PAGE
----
Connecting the Field and Office: 3 Communication Strategies That Are Working for Turner Mining Group

Four miners wearing hard hats and hi-vis vests at a mine site.
Turner Mining Group

As a leader of a construction or mining team, your message is only as good as it is perceived.

Are you inspiring action? Is your message reflective of the company’s vision? Do your employees understand what you really mean? If not, it may be time to consider new methods.

Five-years-young and committed to innovation, Turner Mining Group is taking alternative approaches to employee communication to ensure its messages are received, trusted and transformative. The full-service metal and minerals mining contractor based in Bloomington, Indiana has more than 200 employees.

Here are three internal communication strategies that are helping Turner connect field and office staff, and ultimately, unite the company.

1. Give employees a pat on the back

An ‘atta boy goes a long way. To help inspire the team to live the company’s values, Turner implemented a values nomination program.

Team members can nominate fellow employees for demonstrating positive behaviors, being proactive about safety and bringing new ideas to the table.

Miner wearing a hard hat and hi-vis vest texts on his cell phoneTurner Mining Group2. Meet people where they are

People don’t want to read long emails. So, why not use a communication platform that your staff already have and use regularly?

Turner implemented a company-wide texting program, Turner Texts, which can be segmented into groups for all staff, field teams and leadership teams.  

In the short time since the program’s launch, field staff have already benefitted from a more personal, convenient connection to office resources such as HR and payroll.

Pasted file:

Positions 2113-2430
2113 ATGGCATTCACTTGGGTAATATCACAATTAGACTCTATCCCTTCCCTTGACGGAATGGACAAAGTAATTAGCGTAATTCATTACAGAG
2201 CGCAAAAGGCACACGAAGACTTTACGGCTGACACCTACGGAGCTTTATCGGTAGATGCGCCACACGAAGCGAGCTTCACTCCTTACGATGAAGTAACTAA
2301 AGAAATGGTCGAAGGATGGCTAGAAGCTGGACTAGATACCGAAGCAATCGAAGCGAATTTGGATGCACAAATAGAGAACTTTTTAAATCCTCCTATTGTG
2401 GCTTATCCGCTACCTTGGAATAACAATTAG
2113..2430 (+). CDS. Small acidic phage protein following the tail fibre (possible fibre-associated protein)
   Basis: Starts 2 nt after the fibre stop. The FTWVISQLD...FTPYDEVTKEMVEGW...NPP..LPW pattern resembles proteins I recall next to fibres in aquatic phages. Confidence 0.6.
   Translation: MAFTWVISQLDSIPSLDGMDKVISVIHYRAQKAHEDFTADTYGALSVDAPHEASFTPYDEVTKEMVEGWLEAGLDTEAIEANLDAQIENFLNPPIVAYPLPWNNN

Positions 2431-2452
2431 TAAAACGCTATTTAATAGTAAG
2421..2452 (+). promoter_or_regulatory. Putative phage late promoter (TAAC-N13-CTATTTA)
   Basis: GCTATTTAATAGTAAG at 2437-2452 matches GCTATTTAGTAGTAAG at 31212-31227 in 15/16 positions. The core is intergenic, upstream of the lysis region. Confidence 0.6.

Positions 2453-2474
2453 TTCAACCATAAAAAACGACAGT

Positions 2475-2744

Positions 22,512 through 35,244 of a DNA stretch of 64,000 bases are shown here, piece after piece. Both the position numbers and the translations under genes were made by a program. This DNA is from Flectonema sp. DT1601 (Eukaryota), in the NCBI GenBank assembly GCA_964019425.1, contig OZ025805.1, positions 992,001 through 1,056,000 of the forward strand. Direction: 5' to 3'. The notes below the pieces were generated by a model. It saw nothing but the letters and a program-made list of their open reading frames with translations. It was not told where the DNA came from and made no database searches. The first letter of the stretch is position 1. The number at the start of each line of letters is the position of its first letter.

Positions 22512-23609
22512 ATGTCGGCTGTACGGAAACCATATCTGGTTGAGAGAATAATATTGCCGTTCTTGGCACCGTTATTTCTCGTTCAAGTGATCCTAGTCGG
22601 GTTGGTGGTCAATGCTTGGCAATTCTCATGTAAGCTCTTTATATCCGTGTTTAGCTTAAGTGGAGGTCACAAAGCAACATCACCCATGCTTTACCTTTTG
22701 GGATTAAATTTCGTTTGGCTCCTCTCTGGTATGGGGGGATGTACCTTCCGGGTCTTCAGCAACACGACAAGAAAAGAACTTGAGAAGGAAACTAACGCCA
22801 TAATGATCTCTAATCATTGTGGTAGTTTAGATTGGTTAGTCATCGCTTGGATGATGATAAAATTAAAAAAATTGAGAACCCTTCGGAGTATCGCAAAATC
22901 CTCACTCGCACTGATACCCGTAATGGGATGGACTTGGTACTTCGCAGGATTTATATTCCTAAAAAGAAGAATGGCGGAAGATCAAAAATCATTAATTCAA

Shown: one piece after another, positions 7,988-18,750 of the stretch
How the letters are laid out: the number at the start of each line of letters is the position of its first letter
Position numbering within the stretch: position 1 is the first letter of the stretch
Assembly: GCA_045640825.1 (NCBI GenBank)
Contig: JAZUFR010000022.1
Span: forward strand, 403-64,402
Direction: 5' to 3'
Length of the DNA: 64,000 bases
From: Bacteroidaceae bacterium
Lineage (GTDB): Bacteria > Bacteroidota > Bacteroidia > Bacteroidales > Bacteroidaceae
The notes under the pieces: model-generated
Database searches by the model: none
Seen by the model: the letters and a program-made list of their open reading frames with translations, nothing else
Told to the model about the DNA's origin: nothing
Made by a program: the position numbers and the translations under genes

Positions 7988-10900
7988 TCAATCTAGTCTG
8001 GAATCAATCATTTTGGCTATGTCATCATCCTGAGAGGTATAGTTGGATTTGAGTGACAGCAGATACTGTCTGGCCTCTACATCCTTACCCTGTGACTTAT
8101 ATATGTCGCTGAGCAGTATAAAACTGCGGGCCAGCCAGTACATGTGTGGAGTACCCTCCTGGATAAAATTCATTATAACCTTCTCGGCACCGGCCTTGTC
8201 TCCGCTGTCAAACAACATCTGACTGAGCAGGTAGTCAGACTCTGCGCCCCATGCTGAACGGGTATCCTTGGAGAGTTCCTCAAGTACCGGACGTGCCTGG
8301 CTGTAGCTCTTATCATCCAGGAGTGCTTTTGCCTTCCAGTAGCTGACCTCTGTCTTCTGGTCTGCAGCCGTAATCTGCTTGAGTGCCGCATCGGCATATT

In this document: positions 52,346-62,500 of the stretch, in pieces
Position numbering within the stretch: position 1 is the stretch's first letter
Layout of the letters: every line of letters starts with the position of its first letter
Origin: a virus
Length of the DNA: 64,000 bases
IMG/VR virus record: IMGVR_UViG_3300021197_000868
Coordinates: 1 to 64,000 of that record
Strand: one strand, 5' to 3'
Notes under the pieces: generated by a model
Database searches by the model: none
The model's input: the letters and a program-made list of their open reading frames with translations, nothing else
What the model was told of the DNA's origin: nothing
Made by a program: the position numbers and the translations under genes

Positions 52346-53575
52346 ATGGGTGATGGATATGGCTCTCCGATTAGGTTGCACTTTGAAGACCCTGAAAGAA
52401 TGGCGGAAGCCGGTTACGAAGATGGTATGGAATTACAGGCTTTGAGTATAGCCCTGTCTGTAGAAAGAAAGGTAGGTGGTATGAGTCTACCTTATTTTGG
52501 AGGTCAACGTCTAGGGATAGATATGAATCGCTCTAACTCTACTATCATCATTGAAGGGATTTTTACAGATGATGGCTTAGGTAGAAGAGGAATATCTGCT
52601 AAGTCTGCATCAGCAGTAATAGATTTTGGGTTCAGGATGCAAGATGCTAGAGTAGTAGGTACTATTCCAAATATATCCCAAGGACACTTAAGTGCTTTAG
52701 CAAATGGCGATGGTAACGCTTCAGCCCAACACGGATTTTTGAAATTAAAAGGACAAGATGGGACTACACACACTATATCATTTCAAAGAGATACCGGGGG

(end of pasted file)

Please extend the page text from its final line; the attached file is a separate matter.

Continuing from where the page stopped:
“We have to meet our field teams where they’re at,” says Sarah D’Amico, marketing manager, Turner Mining Group. “They’re not going to be in front of a computer all day. Everyone has their phone; we’re glued to it. We’re constantly looking for new ways that we can reach our people to get them information.”

And tech platforms don’t have to be scary, says D’Amico. Basic texting programs are easy to use and much cheaper than investing a ton of money into Microsoft Teams or Slack licenses.

The company also uses the texting platform to distribute employee surveys. The feedback loop gives employees a voice and a path to share information. Taking it one step further, Turner dishes out a $500 bonus for any idea submitted via the survey that is implemented by management.

“All of our guys talk,” says D’Amico. “They have a lot of common pain points. If we’re picking one of their ideas, we’re probably solving a problem for the masses.”

3. Diversify the message and the messenger

Finally, empower trusted messengers to help communicate important information. Because not only does the message matter, but who delivers it can have a profound impact on how employees absorb the information.

Turner started Leader Letters after Director of Operations Blaine Larson shot out a message one day about safety and equipment best practices. “It was in his tone of voice. It was encouraging. It was helpful,” says D’Amico. “And we’re like, ‘Wait, why aren’t we doing this for all of our leaders?’”

The personal messages became a way for members of the executive team and others to communicate directly with the field team about what is important to them, what they need to learn or what they need to be reminded of, in their tone of voice.

“What I love about it is that it's unscripted,” says D’Amico. “It’s not the Turner professional way that I try to write. It’s one way that employees realize there is a person behind this that I can learn from. It’s been really fun to roll out.”

Haun and D'Amico presented the education session "Building a Dynamic Team" at AGG1 Expo 2022.